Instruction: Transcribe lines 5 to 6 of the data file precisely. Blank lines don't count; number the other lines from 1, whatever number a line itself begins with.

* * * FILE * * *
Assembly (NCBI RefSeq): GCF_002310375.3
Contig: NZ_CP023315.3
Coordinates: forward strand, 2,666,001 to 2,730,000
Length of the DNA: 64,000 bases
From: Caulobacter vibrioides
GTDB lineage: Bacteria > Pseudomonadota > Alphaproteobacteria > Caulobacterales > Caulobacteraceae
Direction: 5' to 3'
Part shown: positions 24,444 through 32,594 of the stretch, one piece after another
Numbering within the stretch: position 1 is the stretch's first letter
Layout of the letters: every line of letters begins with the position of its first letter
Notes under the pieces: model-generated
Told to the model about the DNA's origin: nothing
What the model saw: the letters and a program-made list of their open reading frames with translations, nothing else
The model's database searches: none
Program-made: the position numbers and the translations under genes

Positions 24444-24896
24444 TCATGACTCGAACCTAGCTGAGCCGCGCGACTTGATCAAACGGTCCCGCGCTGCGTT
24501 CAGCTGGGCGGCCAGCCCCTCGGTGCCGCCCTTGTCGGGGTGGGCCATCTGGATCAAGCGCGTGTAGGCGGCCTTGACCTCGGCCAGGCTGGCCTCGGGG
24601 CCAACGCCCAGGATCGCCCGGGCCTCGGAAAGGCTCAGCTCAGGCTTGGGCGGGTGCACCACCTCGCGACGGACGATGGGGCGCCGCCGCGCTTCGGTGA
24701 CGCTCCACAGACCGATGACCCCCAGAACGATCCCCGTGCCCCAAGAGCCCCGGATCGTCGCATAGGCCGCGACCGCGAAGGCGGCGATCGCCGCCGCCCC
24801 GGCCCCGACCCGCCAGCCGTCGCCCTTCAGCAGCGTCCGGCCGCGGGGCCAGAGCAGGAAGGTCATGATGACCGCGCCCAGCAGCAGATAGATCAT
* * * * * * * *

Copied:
From: Caulobacter vibrioides
GTDB lineage: Bacteria > Pseudomonadota > Alphaproteobacteria > Caulobacterales > Caulobacteraceae